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Malta: Malta clarifies taxation of fees paid to non-resident investment committee members



Donald Vella

Kirsten Cassar

In a recent release, Malta's Institute of Financial Services Practitioners (IFSP) sets out its understanding of the tax treatment of remuneration derived by non-Maltese resident members of an investment committee of a Maltese licensed collective investment scheme. The release is based on discussions with Malta's Inland Revenue Department (IRD). The clarification is particularly welcome in light of the growth in the Maltese fund industry in recent years. Maltese law provides for various types of retail and non-retail funds, all of which must be licensed by the Malta Financial Services Authority (MFSA) and must comply with ongoing regulation and supervision requirements based on the category of investors the fund is targeting. In terms of the relevant rules issued by the MFSA, a self-managed fund must establish an in-house investment committee in lieu of an investment fund manager. Furthermore, the majority of the investment committee's meetings must be physically held in Malta.

In this context, the IFSP together with the IRD have clarified that non-resident investment committee members of Maltese funds are subject to tax on the portion of remuneration they receive that is attributable to management services that are physically performed in Malta.

Non-residents are generally taxable in Malta on Malta-source income and gains. In principle, director's fees are considered to be Malta-source income if the company is resident in Malta. Other fees for services rendered are typically considered to have a Malta source if the services are physically performed in Malta.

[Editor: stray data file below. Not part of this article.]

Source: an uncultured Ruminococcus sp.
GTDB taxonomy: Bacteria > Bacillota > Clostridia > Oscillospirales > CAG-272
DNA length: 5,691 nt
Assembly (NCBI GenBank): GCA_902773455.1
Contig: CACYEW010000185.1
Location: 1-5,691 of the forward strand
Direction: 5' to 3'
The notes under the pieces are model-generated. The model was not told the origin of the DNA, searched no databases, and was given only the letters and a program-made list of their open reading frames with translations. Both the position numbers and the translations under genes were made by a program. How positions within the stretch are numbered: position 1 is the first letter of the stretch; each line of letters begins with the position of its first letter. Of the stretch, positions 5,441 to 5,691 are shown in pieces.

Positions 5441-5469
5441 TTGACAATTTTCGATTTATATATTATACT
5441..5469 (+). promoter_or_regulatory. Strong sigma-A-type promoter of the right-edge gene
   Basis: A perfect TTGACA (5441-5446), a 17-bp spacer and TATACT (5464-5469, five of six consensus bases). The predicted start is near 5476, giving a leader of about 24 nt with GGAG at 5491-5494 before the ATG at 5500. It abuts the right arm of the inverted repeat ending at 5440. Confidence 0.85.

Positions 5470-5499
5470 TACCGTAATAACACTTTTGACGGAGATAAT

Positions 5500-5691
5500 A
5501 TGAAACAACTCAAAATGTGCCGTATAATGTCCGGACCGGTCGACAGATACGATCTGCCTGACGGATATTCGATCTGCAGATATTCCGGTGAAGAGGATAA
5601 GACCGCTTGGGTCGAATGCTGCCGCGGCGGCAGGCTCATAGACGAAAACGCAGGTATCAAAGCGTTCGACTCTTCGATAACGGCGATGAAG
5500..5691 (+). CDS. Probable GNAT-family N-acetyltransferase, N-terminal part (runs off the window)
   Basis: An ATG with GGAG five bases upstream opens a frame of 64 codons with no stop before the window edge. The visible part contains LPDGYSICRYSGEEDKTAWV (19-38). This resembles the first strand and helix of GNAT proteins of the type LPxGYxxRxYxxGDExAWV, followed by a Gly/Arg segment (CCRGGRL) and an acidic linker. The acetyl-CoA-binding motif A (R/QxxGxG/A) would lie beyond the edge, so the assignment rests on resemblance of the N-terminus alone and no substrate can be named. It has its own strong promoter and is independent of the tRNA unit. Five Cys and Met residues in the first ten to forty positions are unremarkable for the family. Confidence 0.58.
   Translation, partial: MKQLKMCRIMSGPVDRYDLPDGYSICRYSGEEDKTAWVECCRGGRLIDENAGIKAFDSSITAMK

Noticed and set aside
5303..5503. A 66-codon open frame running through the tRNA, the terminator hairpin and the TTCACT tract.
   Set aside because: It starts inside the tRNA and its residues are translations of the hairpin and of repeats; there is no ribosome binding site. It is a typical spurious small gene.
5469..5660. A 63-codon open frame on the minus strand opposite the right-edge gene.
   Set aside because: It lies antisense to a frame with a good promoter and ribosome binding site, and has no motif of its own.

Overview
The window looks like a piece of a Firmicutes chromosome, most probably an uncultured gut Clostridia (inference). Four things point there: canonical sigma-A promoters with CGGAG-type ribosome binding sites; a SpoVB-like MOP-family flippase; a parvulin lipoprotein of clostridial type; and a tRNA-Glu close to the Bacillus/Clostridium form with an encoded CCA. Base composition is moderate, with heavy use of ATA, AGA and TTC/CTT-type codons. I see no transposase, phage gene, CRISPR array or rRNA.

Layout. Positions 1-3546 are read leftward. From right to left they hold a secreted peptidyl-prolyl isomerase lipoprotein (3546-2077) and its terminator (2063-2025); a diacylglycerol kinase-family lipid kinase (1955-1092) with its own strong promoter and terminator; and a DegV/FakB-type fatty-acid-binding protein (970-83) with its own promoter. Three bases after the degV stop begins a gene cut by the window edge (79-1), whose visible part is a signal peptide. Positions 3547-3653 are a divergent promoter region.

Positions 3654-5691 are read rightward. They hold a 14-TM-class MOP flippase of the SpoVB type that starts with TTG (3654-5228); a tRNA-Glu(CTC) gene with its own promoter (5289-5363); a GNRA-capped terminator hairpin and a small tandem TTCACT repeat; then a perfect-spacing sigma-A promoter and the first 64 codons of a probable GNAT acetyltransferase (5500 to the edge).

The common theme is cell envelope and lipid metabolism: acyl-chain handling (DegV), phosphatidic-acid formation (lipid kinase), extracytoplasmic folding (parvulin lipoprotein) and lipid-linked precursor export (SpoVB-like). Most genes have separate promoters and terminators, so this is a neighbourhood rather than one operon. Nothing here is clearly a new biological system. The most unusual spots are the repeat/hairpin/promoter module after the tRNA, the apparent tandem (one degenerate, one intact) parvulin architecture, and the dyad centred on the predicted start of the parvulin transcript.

IFSP and the Maltese tax authorities have therefore clarified that remuneration for the provision of advice as an investment committee member should be regarded as consideration (payment) for services rendered. Consequently, non-resident investment committee members should be taxable in Malta on the portion of the remuneration they receive that is attributable to the services that are physically performed in Malta.

Because of the complexity of making that determination, the tax authorities have determined that the portion of the remuneration that should be attributable to the portion of the services that are physically performed in Malta is to be computed on an annual basis as the higher of:

  • a pro-rata amount of the total remuneration received, determined on a per diem basis based on the actual number of days of physical presence in Malta; and

  • one-twelfth of the investment committee member's compensation.

However, this treatment may be limited by the provisions of an applicable tax treaty. If a treaty is in force between Malta and the country of residence of the non-resident investment committee member, the treaty may allocate taxing rights to the country of residence, in which case Malta would have no jurisdiction to tax the remuneration received. Malta has about 70 tax treaties in force.

Donald Vella ( and Kirsten Cassar (

Camilleri Preziosi

Tel: +356 2123 8989


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